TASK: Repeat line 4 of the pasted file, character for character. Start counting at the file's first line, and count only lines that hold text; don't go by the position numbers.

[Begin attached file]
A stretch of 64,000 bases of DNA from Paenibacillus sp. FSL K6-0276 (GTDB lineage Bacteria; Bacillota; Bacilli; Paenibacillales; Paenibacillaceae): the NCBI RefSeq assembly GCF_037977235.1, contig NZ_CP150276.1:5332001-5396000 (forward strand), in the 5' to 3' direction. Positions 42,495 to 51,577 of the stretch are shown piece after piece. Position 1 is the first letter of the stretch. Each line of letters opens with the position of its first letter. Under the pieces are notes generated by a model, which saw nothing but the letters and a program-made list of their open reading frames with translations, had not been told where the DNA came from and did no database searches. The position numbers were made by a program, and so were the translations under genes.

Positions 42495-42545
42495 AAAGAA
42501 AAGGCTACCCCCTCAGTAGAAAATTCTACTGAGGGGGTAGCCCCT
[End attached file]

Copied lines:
42501 AAGGCTACCCCCTCAGTAGAAAATTCTACTGAGGGGGTAGCCCCT